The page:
On a grassy hillside, a young lady smiles at the camera. She is relaxed and enjoying the moment with whoever is this side of the camera. It is a good photograph and has been turned into a postcard with number 12103. Her hand in the cardigan pocket seems a typical pose given the way the pockets and cardigan has stretched. Behind is a town and beyond that the countryside looks very English with trees and hedges and fields vanishing towards a distant haze.
I remember the thunderstorms and heavy rain and how Mid Street became like a mighty river rushing near our house. The flood swept down the road and over the pavements and was very impressive to me at the age of eleven. We had recently moved from Leicester and if this was anything to go by then South Nutfield was going to be an exciting place to live.
This postcard features another young lad at the junction of Mid Street and the Avenue during the same flood. The bridge over Nutfield Brook is overflowing behind him. Wikipedia has more on The Great Flood. (All Rights reserved to Pamlin Prints)
This postcard shows a younger lady, exploring and enjoying something on a walk, while her companion looks on. I have no idea who they are or even how this postcard came into my possession. It is a moment beyond living memory.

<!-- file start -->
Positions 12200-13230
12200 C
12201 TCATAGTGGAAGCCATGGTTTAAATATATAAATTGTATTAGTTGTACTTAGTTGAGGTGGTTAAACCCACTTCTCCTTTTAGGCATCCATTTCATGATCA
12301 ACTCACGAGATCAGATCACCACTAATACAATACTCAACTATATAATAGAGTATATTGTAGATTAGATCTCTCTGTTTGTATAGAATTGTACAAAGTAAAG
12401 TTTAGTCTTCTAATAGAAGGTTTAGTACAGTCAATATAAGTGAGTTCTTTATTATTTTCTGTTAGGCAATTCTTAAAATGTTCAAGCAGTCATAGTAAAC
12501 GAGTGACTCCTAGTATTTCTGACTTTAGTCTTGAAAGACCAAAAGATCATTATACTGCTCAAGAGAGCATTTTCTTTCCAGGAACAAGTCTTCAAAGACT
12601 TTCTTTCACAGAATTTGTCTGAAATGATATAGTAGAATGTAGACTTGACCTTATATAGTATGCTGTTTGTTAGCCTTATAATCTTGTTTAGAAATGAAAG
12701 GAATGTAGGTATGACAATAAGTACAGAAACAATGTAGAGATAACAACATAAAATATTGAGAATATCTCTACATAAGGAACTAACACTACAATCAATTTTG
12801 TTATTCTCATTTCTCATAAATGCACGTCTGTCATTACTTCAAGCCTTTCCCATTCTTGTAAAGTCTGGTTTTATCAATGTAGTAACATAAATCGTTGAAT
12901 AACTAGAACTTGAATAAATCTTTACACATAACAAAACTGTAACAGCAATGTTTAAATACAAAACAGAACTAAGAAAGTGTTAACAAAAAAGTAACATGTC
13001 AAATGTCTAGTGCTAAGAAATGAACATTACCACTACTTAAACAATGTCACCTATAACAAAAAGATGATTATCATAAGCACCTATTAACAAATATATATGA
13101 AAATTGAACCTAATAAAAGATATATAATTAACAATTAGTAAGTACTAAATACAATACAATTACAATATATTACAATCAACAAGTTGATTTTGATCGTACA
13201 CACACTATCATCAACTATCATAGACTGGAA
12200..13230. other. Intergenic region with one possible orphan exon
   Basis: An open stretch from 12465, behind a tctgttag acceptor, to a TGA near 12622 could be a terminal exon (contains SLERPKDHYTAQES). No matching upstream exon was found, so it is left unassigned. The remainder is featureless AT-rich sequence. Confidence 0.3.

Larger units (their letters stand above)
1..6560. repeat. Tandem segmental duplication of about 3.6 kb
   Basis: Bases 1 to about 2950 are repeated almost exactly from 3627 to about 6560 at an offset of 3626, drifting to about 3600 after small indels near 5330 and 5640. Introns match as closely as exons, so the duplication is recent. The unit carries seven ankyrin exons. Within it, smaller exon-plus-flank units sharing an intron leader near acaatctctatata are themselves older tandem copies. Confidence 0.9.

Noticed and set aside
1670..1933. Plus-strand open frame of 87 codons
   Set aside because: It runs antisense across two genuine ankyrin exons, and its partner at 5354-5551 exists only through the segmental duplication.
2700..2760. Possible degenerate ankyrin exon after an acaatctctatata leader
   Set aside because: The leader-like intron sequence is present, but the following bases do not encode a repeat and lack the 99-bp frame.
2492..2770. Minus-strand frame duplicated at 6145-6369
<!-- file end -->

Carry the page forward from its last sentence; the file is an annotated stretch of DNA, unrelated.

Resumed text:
You can leave your carriage here and step out to enjoy the breathtaking view of the Rhone glacier and hike to ice caves.
The clock tower is just visible – seen behind the high walls and the trees. In more recent days the hospital was renamed as Warlingham Park Hospital. Opened in 1903, the hospital finally closed in February 1999 and the site was turned into a housing development called Great Park. Something similar has happened to a lot of the old Mental Hospitals that were being run down in the 80s and 90s. Residents were dispersed in a switch from large institutions to smaller residential units and ‘care in the community’.
Palmer Clarke, a Cambridge photographer, did a photographic study of the First Eastern General Hospital, set up in one of the Cambridge colleges during WW I.
A BBC Card advertising Jazz Club. Hey! Looks Great!
On this card from Trinidad … “The sugar cane is a conspicuous feature of the country when it produces erect spikes termed ‘arrows,’ very similar in appearance to Pampas grass .”
Possibly French from the look of the waiter. Twenty one of the Twenty Three men have moustaches. Not a predecessor of the modern Movember sponsored event.
A perforated card from a postcard book.
The stamp has been taken so there is no date.
The message in the space for communication is “I am having the most wonderful holiday and Ernie is behaving very well.”